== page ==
How Emiliano Martinez’s mind games created penalty shootout glory for Argentina

Emiliano Martinez saves the shot of French striker #20 Kingsley Coman during the penalty shootout – Jewel Samad /AFP

Argentina produced a masterclass in Sunday’s penalty shootout win over France. At the heart of their performance was the psychological game played by goalkeeper Emiliano Martinez, who overpowered the French penalty takers and forced two crucial misses.

Martinez immediately took possession of the penalty area, while Hugo Lloris, the goalkeeper and France captain, still completed the draw at the halfway line. When Lloris went to the penalty box, it was as if Martinez was welcoming a visitor into his home.

As Hugo Lloris makes the draw, his counterpart, Martinez, already dominates the penalty area - Twitter

As Hugo Lloris makes the draw, his counterpart, Martinez, already dominates the penalty area – Twitter

Part of Martinez’s approach is to be warm and friendly with his opponents early on – he initiated handshakes with Lloris and Kylian Mbappe. This can cause his opponents to let their guard down, leaving them more vulnerable when he strikes later. Ambiguity is abusive in itself, and is part of its strategy.

Martinez was polite and friendly to his opponents as the shootout began - Twitter

Martinez was polite and friendly to his opponents as the shootout began – Twitter

Before Mbappe’s penalty, the first for France, Martinez’s attempts to disrupt his opponent were low-key and subtle. At this early stage in the shootout, he was probably looking to get a feel for the referee and see how far he would be able to push his distraction techniques. Before Mbappe took the shot, Martinez urged the referee to check that the ball was placed correctly on the spot.

Referee responds to Martinez bid by checking ball was placed correctly on the spot before Kylian Mbappe penalty - Twitter

Referee responds to Martinez bid by checking ball was placed correctly on the spot before Kylian Mbappe penalty – Twitter

For the second penalty, Martinez pushed further and again managed to force the referee to check the placement of the ball. All of this added to the feeling that the Argentine keeper had perfect control of the penalty area.

Research shows that intense celebrations can significantly impact shootouts, positively impact teammates, and negatively affect opponents. Wild celebrations signal confidence, dominance and superiority, and Martinez reacted exuberantly – punching the air and spreading his arms wide – after saving Kingsley Coman’s effort.

Martinez lets everyone know how happy he is to have saved Kingsley Coman's attempt - Twitter

Martinez lets everyone know how happy he is to have saved Kingsley Coman’s attempt – Twitter

By the time Aurélien Tchouaméni stepped in to take France’s third penalty, Martinez was confident in what he could and couldn’t get away with. At this point, he was no longer interested in being subtle.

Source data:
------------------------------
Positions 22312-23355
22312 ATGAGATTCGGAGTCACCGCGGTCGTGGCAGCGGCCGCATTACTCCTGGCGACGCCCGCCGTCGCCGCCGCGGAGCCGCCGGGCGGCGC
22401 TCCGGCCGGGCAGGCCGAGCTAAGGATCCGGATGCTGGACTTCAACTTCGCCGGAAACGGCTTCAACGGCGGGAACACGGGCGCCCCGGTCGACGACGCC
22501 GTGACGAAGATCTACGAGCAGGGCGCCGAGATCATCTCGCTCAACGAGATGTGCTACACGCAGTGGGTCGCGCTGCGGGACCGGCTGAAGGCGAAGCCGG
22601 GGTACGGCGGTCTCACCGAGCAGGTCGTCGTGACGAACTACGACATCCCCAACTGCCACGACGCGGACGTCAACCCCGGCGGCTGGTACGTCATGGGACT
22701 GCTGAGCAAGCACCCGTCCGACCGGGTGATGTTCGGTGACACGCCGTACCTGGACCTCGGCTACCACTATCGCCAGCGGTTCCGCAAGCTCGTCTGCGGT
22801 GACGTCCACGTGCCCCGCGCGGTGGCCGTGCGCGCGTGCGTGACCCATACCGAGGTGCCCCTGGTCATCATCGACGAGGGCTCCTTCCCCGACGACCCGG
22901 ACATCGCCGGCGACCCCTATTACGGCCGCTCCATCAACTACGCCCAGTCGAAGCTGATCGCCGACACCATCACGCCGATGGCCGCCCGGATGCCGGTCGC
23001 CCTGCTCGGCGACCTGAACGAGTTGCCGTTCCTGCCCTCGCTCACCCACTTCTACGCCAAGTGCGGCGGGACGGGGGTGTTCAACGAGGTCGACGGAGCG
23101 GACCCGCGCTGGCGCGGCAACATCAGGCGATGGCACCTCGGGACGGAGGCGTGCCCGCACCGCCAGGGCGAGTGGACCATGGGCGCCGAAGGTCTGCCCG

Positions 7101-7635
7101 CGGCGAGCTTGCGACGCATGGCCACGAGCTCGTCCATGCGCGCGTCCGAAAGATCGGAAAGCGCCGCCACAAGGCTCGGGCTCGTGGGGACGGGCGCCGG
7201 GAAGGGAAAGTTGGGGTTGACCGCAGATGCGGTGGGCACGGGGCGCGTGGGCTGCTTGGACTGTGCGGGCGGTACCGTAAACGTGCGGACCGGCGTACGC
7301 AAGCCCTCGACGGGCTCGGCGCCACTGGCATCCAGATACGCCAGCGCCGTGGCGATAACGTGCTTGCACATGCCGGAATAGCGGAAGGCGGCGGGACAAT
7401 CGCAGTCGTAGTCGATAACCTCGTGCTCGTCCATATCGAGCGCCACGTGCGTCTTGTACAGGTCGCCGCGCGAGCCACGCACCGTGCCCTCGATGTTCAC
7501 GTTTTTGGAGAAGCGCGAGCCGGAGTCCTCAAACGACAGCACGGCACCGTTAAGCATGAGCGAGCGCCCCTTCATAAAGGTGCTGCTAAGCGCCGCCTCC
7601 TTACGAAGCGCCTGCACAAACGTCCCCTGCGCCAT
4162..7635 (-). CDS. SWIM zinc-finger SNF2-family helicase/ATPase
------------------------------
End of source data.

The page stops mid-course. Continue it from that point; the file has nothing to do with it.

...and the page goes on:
First, he left with the ball. As the referee and Tchouaméni waited for him to return it, he took his time and urged the Argentinian fans to make as much noise as possible. Instead of giving the ball to Tchouaméni, he then throws it, forcing the French midfielder to go for it.

The disrespect is plain and obvious and there are no penalties from the referee – reaffirming the feeling that Martinez is in charge. When Tchouaméni is finally ready, Martinez gives him a smile. The shot misses.

Subtlety is long gone as Martinez decides throwing the ball is his way of handling the run to Aurélien Tchouaméni's kick - Twitter

Subtlety is long gone as Martinez decides throwing the ball is his way of handling the run to Aurélien Tchouaméni’s kick – Twitter

In order to prevent Lloris from adopting a similar approach to the Argentine players, Martinez quickly grabs the ball and passes it to teammate Leandro Paredes. Once again, it’s proof of the Aston Villa goalkeeper’s proactive thinking.

Martinez gives the ball to Paredes - Twitter

Martinez gives the ball to Paredes – Twitter

Before France’s fourth penalty, taken by Randal Kolo Muani, Martinez appeared to communicate and gesture with a member of staff on the touchlines. Several times, he leans towards Kolo Muani saying to him: “I watched you!”

Frenchman Randal Kolo Muani is greeted with even more mind games as Martinez shouts:

Frenchman Randal Kolo Muani is greeted with even more mind games as Martinez shouts, “I’ve been watching you!” -Twitter

For this last act, the Argentinian goalkeeper is warned but it's too late for the French - Twitter

For this last act, the Argentinian goalkeeper is warned but it’s too late for the French – Twitter

For this, Martinez is finally reserved. From France’s point of view, however, it is too late. The Argentinian keeper has already won, thanks to his unpredictable and calculated mind games. He is the Machiavelli of football and he has inspired others to copy him and even create counter-attacks against him. He’ll be curious to see how his antics on the biggest stage in the world affect shootouts in the future.

Geir Jordet is a professor at the Norwegian School of Sports Science and the world’s leading penalty shootout researcher

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